Dr. John-Dylan Haynes of the Max Planck Institute for Human Cognitive and Brain Sciences and colleagues have recently shown that using brain scans they can predict with fairly high accuracy which of two choices test subjects will choose when deciding to add or subtract two numbers.
To address the question of whether intention might be reflected in prefrontal cortical activity, the researchers in the new work used functional magnetic resonance imaging (fMRI) to assess brain activity while subjects concentrated on their choice of intended mental action, but prior to execution of the action. Specifically, subjects were free to choose between adding or subtracting two numbers and were asked to hold in mind their intention until numbers were presented on a screen, along with a choice of outcomes (one of which was correct for the addition choice, one correct for the subtraction choice). Subjects then selected the correct answer according to their planned task, revealing their intended action.
The researchers found that during the delay between the subjects' choice of task and execution of the task, it was possible to decode from activities in two regions of the prefrontal cortex which of the two actions (addition or subtraction) individuals had chosen to pursue. Different patterns of activity were seen during actual execution of the task, showing that regionally distinct neural substrates were involved in task preparation and execution. Decoding of intentions was most robust when activity patterns in the medial prefrontal cortex were taken into account, consistent with the idea that this region of the brain participating in the reflection of an individual on his or her own mental state.
Are you ever bothered that this sort of research takes all the mystery out of life? Do you start seeing humans as less lofty and noble intentions as no better than the most criminal and vicious intentions?
Our secret intentions remain concealed until we put them into action -so we believe. Now researchers have been able to decode these secret intentions from patterns of their brain activity. They let subjects freely and covertly choose between two possible tasks - to either add or subtract two numbers. They were then asked to hold in mind their intention for a while until the relevant numbers were presented on a screen. The researchers were able to recognize the subjects intentions with 70% accuracy based alone on their brain activity - even before the participants had seen the numbers and had started to perform the calculation.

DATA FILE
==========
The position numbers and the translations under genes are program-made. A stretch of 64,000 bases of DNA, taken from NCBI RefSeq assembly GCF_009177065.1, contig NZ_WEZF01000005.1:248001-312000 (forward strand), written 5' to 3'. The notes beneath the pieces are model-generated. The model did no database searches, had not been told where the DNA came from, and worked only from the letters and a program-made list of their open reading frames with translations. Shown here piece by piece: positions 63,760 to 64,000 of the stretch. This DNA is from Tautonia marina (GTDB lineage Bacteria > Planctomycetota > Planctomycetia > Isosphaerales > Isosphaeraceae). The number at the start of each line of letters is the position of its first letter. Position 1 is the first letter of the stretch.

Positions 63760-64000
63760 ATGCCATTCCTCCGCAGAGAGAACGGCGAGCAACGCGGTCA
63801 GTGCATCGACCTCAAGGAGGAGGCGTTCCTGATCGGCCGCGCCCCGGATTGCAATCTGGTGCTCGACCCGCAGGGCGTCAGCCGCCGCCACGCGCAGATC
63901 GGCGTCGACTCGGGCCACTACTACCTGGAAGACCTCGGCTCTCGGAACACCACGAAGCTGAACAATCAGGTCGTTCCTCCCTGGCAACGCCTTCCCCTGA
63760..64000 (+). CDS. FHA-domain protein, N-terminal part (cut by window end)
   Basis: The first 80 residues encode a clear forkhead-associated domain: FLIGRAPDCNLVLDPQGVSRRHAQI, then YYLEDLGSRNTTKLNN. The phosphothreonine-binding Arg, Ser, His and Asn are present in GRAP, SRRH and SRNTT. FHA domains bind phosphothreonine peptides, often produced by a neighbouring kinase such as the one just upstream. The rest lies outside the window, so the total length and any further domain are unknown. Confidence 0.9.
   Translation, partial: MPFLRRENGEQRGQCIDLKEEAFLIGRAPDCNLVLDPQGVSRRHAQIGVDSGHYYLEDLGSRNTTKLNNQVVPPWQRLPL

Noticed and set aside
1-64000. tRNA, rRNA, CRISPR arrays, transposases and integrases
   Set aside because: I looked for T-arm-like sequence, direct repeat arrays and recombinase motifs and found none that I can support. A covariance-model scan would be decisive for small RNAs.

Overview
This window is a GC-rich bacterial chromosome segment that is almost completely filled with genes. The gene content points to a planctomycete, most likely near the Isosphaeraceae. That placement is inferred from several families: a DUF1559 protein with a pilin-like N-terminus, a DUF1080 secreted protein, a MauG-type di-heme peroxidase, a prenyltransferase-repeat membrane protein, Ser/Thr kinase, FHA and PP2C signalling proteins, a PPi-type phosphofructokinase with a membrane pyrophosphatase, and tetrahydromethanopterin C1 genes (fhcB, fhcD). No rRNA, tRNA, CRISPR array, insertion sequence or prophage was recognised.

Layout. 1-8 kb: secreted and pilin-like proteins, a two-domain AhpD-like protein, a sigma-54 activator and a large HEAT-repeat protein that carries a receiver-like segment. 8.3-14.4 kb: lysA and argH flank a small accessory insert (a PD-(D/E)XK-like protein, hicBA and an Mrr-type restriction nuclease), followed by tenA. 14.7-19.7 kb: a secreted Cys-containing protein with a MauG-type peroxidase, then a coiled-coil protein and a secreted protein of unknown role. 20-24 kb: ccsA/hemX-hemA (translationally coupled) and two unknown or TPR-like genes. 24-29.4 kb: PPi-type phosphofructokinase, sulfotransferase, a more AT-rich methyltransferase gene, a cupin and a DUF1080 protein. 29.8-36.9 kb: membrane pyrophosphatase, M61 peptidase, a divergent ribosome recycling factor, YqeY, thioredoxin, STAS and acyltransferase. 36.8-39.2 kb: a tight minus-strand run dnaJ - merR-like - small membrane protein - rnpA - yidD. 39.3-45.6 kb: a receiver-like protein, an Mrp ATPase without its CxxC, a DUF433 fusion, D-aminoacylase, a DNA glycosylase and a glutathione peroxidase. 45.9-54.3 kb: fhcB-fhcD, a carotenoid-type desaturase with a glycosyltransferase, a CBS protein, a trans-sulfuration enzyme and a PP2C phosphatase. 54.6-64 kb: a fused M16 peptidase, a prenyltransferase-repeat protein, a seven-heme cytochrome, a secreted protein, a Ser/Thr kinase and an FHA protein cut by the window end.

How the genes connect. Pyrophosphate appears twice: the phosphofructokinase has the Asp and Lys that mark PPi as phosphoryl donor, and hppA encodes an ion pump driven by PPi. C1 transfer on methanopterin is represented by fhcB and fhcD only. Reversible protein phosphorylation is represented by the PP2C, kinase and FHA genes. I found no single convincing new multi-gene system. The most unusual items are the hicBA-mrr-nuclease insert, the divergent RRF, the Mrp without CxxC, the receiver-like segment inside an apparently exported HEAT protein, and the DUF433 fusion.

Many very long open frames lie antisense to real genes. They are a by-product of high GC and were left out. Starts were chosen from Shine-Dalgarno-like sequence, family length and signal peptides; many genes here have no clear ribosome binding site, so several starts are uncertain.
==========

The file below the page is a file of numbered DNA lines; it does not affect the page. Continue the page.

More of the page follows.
Imagine one could develop an algorithm to analyse brain scans that can detect the intention to lie. Such a capability would make a great lie detector. Another use? To operate robotic prostheses.
Intentions exist in a network of neurons.
The study also reveals fundamental principles about the way the brain stores intentions. "The experiments show that intentions are not encoded in single neurons but in a whole spatial pattern of brain activity", says Haynes. They furthermore reveal that different regions of the prefrontal cortex perform different operations. Regions towards the front of the brain store the intention until it is executed, whereas regions further back take over when subjects become active and start doing the calculation. "Intentions for future actions that are encoded in one part of the brain need to be copied to a different region to be executed", says Haynes.
Whenever I think of brain scans done by governments I think of Mick Jagger singing "These days its all secrecy, no privacy".
The researchers say the eye pictures were probably influential because the brain naturally reacts to images of faces and eyes. It seems people were subconsciously cooperating with the honesty box when it featured pictures of eyes rather than flowers.
They also say the findings show how people behave differently when they believe they are being watched because they are worried what others will think of them. Being seen to co-operate is a good long-term strategy for individuals because it is likely to mean others will return the gesture when needed.
Details of the experiment, believed to be the first to test how cues of being watched affect people's tendency for social co-operation in a real-life setting, are published today, Wednesday June 28, in the Royal Society journal Biology Letters.